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On his blog, Life Matters, on December 22, international writer/photographer Navjot Singh reviewed Gideon’s Children (http://www.navjot-singh.com/navjots-blog/book-review-gideons-children-by-howard-g-franklin):

Based on the life experiences of author and attorney Howard G. Franklin, Gideon’s Children gets its name from the landmark Supreme Court decision on March 18, 1963 that guaranteed every criminal defendant in a felony trial the right to a lawyer. Now over 50 years since that Gideon v. Wainwright decision, Franklin’s book puts into perspective the challenges confronted by he and a group of lawyers defending the poor, mostly African-American defendants in southern California in 1968.

Having reading this book, I can only imagine what it must have been like as a public defender in 1960s America. In excruciating detail, Franklin provides a vivid insight, which at times is very entertaining and graphic, of a young, idealistic attorney who went to work in a public defender’s office in Los Angeles in the late 1960s.

I find it particularly fascinating how Franklin does an exceptional job introducing the readers to historical events, landmark cases, and his personal experience throughout this remarkable read. It is very easy for society to brush away history or to take things for granted without knowing about how the events in history have got humanity and society to where we are now, and Franklin does an outstanding job in making sure that generations of readers will get to know what actually happened.

Although the book is fiction, the situations are very real. It brings into frame the challenges faced by attorneys in those early days, especially after Gideon’s decision, and how the U.S. legal system has been somewhat unfair to many, particularly minorities.

The part that should be read with even more great interest than any other part of the book is in Chapter Five; where the action is taking place in 1968, and there is a determined public defender about to try his first jury trial. His client is African-American, and from an area where the majority of the population of the judicial district population is mostly black. When the jury panel of 200, from which 12 will be picked, is led into the courtroom, all 200 are white.

​In this book, readers will be reminded of the virtuous qualities of Atticus Finch when learning about the public defenders in our justice system. For anyone interested in the U.S. justice system, this would be a pivotal and a sensible choice as a read to pick up. It would be perfect for lawyers who really want to understand about parts of the U.S. legal system. President Obama recently said, “That history can’t be a sword to justify injustice, or a shield against progress, but must be a manual for how to avoid repeating the mistakes of the past — how to break the cycle. A roadway toward a better world.”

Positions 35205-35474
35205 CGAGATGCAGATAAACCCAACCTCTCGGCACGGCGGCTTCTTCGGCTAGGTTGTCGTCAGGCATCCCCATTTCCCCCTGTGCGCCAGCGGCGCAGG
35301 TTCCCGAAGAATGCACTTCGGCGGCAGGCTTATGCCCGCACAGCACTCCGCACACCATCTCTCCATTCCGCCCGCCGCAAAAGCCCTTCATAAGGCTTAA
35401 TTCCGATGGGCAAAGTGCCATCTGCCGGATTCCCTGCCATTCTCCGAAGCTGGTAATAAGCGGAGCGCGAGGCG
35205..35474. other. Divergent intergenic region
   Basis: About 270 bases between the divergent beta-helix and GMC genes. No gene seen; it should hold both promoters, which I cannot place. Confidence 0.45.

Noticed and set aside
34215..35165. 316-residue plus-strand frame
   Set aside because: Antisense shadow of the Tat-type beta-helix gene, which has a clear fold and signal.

Gideon’s Children is a book worthy of your time, whether for those cosy winter evenings at home or a perfect read in the quieter moments to ponder over life. It becomes quite clear in the book that the author’s generation has endured so much in times which we should not forget but rather learn from and make sure that such bad times don’t happen again.

 

Writing in Ms. JD on June 24, Ani Torossian reviewed Gideon’s Children:

Gideon’s Children  

I recently had the pleasure of reading Howard G. Franklin’s recent debut of Gideon’s Children, a work that highlights young lawyers’ journeys as public defenders in 1960’s Los Angeles. Set against the backdrop of the 1963 Supreme Court decision in Gideon v. Wainwright, it offers a lens that exposes the difficulties, prejudices and unfamiliar terrains these attorneys had to forge through in order to uphold the law – not simply because it was the law but because it established a moral compass by which to give voice to the voiceless and representation to those who needed it most. Each case was a battle with words as sharp as swords, and turning the pages to learn more about the mindset of these public defenders was a worthwhile endeavor on several fronts.

There are passages in the book that prove beneficial starting points for pre-law students who are curious to know what law outside of law school textbooks is like. These passages offer book gems to those interested in trial strategies and what it means to cross-examine witnesses and attend one’s first jury trial – both the emotional and psychological toil it takes on all participants and the chess-game of logic and argumentation it offers. It’s one thing to watch episodes of TV shows that deal with such notions. And it’s a completely different thing to experience the power of words detached from visual cues and instead presented through the written word. It makes you appreciate the firing squad that is the lawyer’s domain. And the protagonist’s pipe – making its presence at crucial junctions throughout the book – adds solid imagery and complements well with the ‘judicial jungle’ the public defenders find themselves in.

The book is filled with descriptions of moods and musings that flow poetically and leave the reader in a dynamic environment: The writer triumphs in managing to complement the grounded, all-too-real dialogue and exchanges between characters with a touch of imaginative language that blurs the lines between fiction and nonfiction. The addition of commentary about historical facts provides an additional trajectory with which the reader is able to grasp a snippet of what it was like to live and work in the midst of riots and violence – a parallel we can easily draw to today’s upheavals and social discontent. It’s good to see what motivated these defenders of the public and of the law decades ago, as some of the driving factors for those interested in this career path still ring true today.